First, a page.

Hi, trying hard to accept reality

Hi, my sister has recently been diagnosed at 53years. She’s going to attempt treatment but I think she has already to come terms with the prognosis. How do you accept it, cancer is sweeping through our family and I’m lost 

  • Hi, I’m so sorry your going through the same thing. My sister is also 53 and diagnosed and it’s something you wouldn’t wish on your worst enemy.  She doesn’t even know that she is terminal. The tumour has affected her vision so she can’t read any information, and the family have felt it best she doesn’t know. The oncologist broke it down to her so they can get concent for treatment but again due to her type of tumour her memory is effected and she can’t remember. She just knows she has cancer but thinks she will get better.

    in terms of accepting it, I feel blank. Numb. I dnt know what to feel. To busy keeping up face for the sake of the kids and for her. She is happier thinking she will recover.  At times feel sick and scared. I dont know if that is what acceptance looks like.  

    wishing your sister and your family the best 

  • HI Dawn42

    a warm welcome to the group. So sorry to hear about your sister's diagnosis. It's beyond cruel.

    My husband , then 50, was diagnosed with a stage 4 glioblastoma in early Sept 2020. He had surgery to debulk his tumour followed by 6 weeks of oral chemo/radiotherapy. He was offered a further 6 month course of oral chemo but he declined the option of any further treatment, a decision I have to respect.

    I can relate to the feeling lost. I felt totally helpless when he was first diagnosed - I still do to be honest. I felt totally useless but gradually you do gradually accept things. it's hard. It's a rollercoaster of emotions and I'll be honest, it is hard to watch someone you love go through this. Be led by what they want or need of you though. Don't assume.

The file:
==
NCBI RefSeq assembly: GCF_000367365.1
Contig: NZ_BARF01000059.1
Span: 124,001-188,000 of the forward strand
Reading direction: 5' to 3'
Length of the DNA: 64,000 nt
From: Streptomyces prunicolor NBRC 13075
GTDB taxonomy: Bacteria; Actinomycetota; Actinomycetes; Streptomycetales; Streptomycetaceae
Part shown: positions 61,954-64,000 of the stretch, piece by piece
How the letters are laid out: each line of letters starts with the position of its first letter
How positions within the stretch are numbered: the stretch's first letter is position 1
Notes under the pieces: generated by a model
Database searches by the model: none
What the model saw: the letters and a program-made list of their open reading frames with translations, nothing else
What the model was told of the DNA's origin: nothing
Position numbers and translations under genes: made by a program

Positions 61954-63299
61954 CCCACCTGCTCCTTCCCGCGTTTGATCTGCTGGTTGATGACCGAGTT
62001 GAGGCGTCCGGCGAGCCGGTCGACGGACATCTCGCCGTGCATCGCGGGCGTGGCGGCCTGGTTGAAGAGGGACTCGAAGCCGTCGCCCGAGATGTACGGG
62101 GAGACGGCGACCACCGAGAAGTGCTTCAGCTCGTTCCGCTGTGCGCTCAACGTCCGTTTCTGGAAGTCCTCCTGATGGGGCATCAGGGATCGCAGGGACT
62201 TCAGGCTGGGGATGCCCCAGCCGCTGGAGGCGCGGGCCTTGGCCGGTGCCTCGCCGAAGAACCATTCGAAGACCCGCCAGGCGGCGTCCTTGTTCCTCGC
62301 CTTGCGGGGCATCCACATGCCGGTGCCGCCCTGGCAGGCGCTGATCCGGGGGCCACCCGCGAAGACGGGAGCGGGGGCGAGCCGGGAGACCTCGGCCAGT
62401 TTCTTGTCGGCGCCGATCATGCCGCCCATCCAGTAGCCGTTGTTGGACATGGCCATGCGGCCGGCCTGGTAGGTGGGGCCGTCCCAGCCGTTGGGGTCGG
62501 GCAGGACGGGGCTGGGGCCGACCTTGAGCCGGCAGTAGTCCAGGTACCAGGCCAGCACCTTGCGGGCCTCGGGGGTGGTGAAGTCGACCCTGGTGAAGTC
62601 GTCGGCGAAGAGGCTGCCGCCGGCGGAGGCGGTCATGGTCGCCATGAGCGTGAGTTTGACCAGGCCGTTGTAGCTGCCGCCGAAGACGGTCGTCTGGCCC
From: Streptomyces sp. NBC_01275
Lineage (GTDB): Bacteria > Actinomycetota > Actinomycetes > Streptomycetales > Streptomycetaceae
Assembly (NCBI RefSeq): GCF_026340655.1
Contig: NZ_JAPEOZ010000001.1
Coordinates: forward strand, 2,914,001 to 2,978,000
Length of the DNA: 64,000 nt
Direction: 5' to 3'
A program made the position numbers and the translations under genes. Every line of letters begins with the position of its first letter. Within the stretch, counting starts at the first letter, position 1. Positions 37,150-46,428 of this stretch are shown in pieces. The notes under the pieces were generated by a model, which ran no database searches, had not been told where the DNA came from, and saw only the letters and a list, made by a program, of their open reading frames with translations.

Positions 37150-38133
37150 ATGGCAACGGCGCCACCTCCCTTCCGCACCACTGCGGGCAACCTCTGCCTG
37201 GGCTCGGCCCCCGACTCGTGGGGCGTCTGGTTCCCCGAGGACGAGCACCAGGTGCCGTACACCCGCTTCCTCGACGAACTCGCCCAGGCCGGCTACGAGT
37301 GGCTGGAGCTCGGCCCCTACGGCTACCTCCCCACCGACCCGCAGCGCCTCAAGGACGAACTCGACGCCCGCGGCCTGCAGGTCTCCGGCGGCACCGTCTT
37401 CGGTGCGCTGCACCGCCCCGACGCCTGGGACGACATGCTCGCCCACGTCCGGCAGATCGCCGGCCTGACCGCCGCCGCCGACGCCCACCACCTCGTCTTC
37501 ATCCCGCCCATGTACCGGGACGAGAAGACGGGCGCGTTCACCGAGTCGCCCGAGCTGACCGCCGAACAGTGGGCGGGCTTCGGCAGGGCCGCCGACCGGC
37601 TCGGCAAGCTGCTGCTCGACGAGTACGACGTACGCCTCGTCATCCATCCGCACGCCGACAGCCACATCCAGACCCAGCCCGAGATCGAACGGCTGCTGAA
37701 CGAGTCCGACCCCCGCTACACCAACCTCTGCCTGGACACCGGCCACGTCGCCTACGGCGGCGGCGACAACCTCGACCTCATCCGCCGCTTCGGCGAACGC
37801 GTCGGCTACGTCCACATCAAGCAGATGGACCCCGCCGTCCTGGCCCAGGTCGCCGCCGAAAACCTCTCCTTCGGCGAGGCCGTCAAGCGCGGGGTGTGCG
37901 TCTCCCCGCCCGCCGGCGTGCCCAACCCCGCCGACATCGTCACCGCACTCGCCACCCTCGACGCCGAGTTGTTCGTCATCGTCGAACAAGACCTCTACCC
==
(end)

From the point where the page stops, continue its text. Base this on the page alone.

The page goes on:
Every tumour is different. Every person is unique so it impacts people differently. My husband's tumour affected his speech, language and understanding. Physically, nearly 19 months down the line, he's in great shape. He is a marathon runner and still runs around 70 miles a week. Mentally is a different story and he displays similar traits to someone with the early stages of dementia. I can see him slowly fading mentally and it's hard to watch, I'll not lie.

    This group  along with a few others including Family and friends forum - Macmillan Online Community has been a great source of support to me over the past year and a half. Friends and family are great but they don't always understand the emotions involved in this journey. Around here there's always someone who gets it, someone to listen and someone to offer that virtual hug when its needed.

    It’s always good to talk so do call the Macmillan Support Services on 0808 808 00 00 - most services are open 8am to 8pm, 7 days a week Clicking here to see what is available. This service provides lots of cancer information, emotional support, benefit and financial guidance or just a listening ear.

    If there are any questions I can help with, please just ask. For now though, stay strong, stay positive. I'm sending you a huge virtual hug too.

    love n hugs

    Wee me xx

    Macmillan Support Line - 0808 808 00 00, 7 days a week between 8am-8pm